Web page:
Fossils can be found on the foreshore and at the cliff base in either direction from Langdon Hole, although for the purposes of this page the focus is towards the northeast (left when looking out to sea). The most productive and safest place to search for fossils is on the foreshore at low-tide. Chalk boulders and flint nodules are scattered along the entire stretch, providing a constant supply of fossils.

Fossil inoceramid bivalve at DoverLucinda Shepherd fossil hunting at Dover
Left: A large inoceramid bivalve visible on the surface on an air-weathered boulder. Right: Fossils can be found in and among the flint pebbles on the beach.

Please note that any in situ chalk is assigned SSSI status, which requires visitors avoid damaging (including hammering) the area. From a fossil collecting perspective this means it's not permitted to extract specimens that are in situ. Collecting efforts should be directed towards the loose boulders and pebbles on the foreshore.

As with all coastal locations, a fossil hunting trip is best timed to coincide with a falling or low-tide. For a relatively low one-off cost we recommend the use of Neptune Tides software, which provides future tidal information around the UK. To download a free trial click here. Alternatively a free short range forecast covering the next 7 days is available on the BBC website click here.

What fossils might you find?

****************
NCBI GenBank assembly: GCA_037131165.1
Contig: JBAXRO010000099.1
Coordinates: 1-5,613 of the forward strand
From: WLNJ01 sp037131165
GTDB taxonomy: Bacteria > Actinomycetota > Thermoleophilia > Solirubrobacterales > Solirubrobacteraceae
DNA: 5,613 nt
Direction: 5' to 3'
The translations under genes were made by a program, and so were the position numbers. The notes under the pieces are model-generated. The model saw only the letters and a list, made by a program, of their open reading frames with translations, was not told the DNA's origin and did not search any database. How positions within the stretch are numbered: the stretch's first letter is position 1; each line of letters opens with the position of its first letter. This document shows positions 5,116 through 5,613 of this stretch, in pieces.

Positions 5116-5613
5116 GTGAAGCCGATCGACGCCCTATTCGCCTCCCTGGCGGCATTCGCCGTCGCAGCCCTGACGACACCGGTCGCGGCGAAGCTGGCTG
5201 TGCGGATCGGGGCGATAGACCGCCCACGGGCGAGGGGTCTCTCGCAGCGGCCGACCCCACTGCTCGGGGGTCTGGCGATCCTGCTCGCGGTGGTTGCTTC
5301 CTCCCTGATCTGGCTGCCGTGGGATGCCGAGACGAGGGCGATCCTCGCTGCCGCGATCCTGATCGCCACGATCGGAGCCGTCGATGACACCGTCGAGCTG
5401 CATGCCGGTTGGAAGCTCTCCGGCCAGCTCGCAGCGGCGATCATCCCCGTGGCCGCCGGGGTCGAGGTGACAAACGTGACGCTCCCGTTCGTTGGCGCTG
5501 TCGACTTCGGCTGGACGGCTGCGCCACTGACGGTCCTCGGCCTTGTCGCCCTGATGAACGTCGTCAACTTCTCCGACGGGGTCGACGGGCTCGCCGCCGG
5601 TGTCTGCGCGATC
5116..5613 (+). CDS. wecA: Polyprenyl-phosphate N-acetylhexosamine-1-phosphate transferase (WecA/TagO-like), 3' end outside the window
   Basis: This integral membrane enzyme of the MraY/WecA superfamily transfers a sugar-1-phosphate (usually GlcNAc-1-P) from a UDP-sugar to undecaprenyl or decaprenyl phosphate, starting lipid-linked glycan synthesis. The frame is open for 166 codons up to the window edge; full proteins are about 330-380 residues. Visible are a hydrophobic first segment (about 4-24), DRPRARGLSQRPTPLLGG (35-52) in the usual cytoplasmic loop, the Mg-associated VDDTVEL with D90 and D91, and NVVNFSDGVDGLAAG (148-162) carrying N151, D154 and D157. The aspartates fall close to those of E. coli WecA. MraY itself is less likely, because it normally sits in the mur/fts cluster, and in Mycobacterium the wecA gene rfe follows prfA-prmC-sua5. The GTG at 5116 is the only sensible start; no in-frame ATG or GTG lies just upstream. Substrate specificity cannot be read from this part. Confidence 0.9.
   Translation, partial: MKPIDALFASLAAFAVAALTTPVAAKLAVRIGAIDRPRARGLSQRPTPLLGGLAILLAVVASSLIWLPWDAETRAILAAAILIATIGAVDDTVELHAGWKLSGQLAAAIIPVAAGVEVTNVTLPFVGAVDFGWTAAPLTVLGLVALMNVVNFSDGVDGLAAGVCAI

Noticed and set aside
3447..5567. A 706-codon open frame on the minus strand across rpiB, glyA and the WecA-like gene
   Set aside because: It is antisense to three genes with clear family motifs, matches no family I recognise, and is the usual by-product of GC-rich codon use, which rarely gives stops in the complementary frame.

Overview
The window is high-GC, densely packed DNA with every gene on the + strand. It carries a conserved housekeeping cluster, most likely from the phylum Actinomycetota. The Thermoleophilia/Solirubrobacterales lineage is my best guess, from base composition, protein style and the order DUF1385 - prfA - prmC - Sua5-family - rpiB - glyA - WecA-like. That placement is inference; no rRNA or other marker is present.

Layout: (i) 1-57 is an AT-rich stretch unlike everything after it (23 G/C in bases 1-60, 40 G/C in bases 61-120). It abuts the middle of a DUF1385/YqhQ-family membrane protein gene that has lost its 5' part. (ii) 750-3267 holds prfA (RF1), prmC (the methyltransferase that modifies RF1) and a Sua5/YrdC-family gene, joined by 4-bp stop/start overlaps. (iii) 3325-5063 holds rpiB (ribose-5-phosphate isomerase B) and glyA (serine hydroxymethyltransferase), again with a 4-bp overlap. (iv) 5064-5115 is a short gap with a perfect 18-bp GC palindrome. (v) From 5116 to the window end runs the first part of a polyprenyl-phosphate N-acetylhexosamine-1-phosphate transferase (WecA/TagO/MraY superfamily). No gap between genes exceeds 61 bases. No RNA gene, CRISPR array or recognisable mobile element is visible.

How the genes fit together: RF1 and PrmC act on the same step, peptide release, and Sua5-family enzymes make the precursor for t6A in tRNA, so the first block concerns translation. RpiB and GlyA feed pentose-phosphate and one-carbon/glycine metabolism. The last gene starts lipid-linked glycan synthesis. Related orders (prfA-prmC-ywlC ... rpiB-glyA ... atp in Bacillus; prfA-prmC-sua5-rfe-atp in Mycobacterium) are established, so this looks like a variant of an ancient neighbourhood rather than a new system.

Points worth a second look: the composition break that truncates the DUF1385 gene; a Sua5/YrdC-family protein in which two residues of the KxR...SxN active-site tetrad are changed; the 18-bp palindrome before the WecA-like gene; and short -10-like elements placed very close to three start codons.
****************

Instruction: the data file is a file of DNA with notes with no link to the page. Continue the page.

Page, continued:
Below is a selection of fossils discovered at Dover over several visits. Where possible the genus of each specimen has been indicated, if a confident ID can't be achieved a question mark has been added to indicate so. Among the more frequent finds include echinoids, brachiopods, bivalves and sponges; less common finds include shark teeth and crinoid stems among others.

Lucinda Shepherd with a fossil Micraster echinoid at DoverFossil Micraster from the Lewes Nodular Chalk at Dover
Left: A Micraster echinoid, found loose among the beach pebbles. Right: A second Micraster, found in situ within the Lewes Nodular Chalk.

Fossil Sternotaxis echinoid at DoverFossil Micraster internal flint mould at Dover
Left: The worn internal flint mould of a Sternotaxis(?) echinoid, found loose among the beach pebbles.
Right: A tiny internal flint mould of a Micraster echinoid, found loose among the beach pebbles.

Fossil Echinocorys echinoid within the Lewes Nodular Chalk at DoverFossil Phymosoma echinoid spine at Dover
Left: An Echinocorys echinoid, found in situ within the Lewes Nodular Chalk.
Right: A Phymosoma(?) echinoid spine, found on the surface of a fallen boulder.

Fossil Temnocidaris echinoid spine and sponge at DoverFossil sponge at Dover
Left: An Temnocidaris echinoid spine alongside an orange-coloured sponge, on the surface of a fallen boulder.